Modern security measures can better authenticate actual customers without slowing down the process. Customers today expect a seamless and fast digital experience when signing up for new financial products and services. 

What is the long-term sustainability of the fintech business? 

It’s important for a fintech company to have a strong vision for the problem it is trying to solve. But that vision needs to be sustainable with a clear-cut business plan for continued growth.  

Investigate the following details to determine long-term sustainability: 

  • A five-year road map for revenue and funding.
  • Demand for the product or service.
  • A strategy to scale and continue to test and reiterate.
  • A plan for dealing with regulatory hurdles.
  • How the company stacks up against the competition.
  • Market opportunity and how that may change in the future.

Final words

Partnering with a fintech can help you provide the best service to customers. Whether it’s through integrations, plug-and-play or other financial planning mechanisms, banks are able to bring a modern digital customer experience to the forefront. Asking these questions early in the vetting process can help ensure a successful partnership and long-term sustainability.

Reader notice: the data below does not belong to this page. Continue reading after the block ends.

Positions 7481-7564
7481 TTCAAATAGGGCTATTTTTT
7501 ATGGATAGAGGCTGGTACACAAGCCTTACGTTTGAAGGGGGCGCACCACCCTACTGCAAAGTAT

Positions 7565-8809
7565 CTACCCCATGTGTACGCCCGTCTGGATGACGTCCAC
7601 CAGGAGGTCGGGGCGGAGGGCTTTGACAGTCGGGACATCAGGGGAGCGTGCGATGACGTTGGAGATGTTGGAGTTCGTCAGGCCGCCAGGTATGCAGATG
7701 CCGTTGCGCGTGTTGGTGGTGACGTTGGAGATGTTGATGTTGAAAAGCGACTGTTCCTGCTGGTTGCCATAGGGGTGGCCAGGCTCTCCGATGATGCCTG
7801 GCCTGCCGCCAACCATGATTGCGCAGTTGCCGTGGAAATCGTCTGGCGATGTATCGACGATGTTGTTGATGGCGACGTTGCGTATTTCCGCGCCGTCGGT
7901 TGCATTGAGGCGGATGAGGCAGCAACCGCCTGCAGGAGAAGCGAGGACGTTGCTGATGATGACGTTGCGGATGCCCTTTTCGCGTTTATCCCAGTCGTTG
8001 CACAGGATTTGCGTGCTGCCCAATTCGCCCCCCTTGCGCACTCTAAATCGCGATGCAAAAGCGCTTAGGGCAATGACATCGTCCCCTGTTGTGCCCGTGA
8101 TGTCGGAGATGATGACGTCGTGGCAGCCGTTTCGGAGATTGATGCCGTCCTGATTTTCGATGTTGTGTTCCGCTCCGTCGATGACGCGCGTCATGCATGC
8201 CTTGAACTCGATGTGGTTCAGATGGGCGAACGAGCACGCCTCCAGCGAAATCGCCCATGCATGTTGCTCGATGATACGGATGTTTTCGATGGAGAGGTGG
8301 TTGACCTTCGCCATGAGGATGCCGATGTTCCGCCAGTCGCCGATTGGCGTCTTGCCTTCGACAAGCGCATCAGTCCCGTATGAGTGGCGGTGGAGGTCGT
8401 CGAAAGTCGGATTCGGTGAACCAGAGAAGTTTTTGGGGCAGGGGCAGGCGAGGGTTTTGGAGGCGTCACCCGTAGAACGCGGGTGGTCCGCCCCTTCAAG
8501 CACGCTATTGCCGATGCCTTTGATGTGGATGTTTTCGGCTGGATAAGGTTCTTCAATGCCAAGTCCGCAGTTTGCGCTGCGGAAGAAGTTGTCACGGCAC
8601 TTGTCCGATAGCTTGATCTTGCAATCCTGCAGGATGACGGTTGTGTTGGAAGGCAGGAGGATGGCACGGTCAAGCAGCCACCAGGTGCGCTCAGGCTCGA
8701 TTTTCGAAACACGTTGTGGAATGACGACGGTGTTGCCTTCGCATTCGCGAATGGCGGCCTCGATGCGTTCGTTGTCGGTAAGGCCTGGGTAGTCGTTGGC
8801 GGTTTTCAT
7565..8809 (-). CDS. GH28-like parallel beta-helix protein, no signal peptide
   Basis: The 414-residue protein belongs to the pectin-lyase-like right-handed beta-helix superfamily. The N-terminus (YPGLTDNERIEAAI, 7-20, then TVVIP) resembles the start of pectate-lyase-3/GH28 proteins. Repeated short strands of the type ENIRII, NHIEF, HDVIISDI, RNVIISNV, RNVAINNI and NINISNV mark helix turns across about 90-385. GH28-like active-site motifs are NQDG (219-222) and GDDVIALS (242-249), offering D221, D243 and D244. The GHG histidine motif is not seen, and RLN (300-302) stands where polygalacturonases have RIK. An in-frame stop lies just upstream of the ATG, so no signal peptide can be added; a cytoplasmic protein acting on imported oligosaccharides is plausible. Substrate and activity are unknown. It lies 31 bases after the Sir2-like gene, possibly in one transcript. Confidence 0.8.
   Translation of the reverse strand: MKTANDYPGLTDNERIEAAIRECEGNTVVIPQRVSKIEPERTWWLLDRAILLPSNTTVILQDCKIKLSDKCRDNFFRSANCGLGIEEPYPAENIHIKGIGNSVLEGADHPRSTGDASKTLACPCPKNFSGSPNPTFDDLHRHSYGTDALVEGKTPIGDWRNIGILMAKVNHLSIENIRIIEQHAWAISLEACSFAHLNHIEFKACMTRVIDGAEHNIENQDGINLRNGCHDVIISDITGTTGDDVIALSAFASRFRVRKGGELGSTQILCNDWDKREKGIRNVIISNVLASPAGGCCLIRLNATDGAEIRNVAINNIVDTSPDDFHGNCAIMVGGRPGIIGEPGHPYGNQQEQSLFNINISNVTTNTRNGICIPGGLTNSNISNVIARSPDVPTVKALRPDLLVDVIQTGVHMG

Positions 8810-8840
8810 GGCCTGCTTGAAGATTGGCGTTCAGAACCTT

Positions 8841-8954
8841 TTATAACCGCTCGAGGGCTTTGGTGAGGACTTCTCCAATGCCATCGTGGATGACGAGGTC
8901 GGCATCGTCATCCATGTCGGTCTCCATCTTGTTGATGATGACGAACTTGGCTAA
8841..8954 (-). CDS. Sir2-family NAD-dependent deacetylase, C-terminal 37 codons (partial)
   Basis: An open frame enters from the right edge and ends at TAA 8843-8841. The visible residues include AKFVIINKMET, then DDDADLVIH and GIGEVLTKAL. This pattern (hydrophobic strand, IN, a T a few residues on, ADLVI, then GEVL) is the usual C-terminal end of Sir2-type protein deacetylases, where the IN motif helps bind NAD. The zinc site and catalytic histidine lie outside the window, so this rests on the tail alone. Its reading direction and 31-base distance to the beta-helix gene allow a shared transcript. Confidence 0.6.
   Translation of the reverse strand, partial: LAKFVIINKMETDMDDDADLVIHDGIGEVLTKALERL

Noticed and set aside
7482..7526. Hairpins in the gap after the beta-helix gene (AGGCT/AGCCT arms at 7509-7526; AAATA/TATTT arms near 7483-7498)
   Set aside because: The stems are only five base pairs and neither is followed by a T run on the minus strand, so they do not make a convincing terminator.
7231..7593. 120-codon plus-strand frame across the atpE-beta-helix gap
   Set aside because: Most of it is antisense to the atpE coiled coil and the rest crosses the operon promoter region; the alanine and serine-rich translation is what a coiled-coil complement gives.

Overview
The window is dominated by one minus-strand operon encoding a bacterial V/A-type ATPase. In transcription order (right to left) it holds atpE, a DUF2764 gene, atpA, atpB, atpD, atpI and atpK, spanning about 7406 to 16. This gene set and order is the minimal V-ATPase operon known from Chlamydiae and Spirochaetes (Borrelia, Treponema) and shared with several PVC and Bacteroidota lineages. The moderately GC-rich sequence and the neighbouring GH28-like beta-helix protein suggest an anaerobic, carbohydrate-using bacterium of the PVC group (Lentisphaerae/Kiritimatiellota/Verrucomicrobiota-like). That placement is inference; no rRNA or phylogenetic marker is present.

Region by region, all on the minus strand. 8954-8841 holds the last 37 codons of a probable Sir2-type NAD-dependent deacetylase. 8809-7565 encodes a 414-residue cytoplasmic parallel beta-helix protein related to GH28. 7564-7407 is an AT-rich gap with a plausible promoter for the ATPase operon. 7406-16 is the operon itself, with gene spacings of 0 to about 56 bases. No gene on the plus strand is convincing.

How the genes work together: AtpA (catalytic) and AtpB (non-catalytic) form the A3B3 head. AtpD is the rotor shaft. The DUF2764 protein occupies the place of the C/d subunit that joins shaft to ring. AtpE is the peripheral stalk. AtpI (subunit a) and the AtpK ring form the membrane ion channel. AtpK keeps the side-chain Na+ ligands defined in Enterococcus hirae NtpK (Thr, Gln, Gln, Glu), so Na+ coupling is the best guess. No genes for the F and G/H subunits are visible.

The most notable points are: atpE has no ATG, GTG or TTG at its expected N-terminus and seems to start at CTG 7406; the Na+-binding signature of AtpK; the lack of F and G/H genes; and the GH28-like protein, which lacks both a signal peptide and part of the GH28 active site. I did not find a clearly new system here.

Luvleen Sidhu

I am the Chair, CEO & Founder of BM Technologies, Inc. (NYSE: BMTX) f/k/a BankMobile, which is among the largest digital banking platforms in the U.S., providing access to checking and savings accounts, personal loans and credit cards. At the time of BM Technologies’ listing, I was the youngest female Founder and CEO to take a company public. Additionally, I am the Founder of the BankMobile Foundation, a member of YPO, and passionate about mentoring women and empowering entrepreneurs to bring new fintech technologies to market. I am also a health and wellness coach, traveler, and lover of life!